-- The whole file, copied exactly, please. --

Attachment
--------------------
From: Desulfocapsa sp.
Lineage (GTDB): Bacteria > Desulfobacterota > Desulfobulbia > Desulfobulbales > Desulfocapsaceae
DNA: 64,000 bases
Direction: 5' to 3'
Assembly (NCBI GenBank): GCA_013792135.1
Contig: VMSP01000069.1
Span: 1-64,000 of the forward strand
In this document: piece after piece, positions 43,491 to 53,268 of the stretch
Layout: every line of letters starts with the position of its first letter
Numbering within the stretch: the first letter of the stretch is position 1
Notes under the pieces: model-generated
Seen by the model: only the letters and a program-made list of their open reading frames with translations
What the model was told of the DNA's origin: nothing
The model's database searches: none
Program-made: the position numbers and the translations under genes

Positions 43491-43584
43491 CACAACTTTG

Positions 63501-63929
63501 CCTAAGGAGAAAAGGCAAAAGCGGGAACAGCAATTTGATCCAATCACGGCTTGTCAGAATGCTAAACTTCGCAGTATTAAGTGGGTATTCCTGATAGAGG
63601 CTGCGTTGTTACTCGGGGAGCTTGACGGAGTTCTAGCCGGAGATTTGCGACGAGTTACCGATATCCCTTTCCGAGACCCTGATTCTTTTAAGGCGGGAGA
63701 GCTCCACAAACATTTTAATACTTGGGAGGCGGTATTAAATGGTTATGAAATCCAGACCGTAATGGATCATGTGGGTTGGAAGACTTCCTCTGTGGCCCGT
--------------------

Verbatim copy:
From: Desulfocapsa sp.
Lineage (GTDB): Bacteria > Desulfobacterota > Desulfobulbia > Desulfobulbales > Desulfocapsaceae
DNA: 64,000 bases
Direction: 5' to 3'
Assembly (NCBI GenBank): GCA_013792135.1
Contig: VMSP01000069.1
Span: 1-64,000 of the forward strand
In this document: piece after piece, positions 43,491 to 53,268 of the stretch
Layout: every line of letters starts with the position of its first letter
Numbering within the stretch: the first letter of the stretch is position 1
Notes under the pieces: model-generated
Seen by the model: only the letters and a program-made list of their open reading frames with translations
What the model was told of the DNA's origin: nothing
The model's database searches: none
Program-made: the position numbers and the translations under genes

Positions 43491-43584
43491 CACAACTTTG

Positions 63501-63929
63501 CCTAAGGAGAAAAGGCAAAAGCGGGAACAGCAATTTGATCCAATCACGGCTTGTCAGAATGCTAAACTTCGCAGTATTAAGTGGGTATTCCTGATAGAGG
63601 CTGCGTTGTTACTCGGGGAGCTTGACGGAGTTCTAGCCGGAGATTTGCGACGAGTTACCGATATCCCTTTCCGAGACCCTGATTCTTTTAAGGCGGGAGA
63701 GCTCCACAAACATTTTAATACTTGGGAGGCGGTATTAAATGGTTATGAAATCCAGACCGTAATGGATCATGTGGGTTGGAAGACTTCCTCTGTGGCCCGT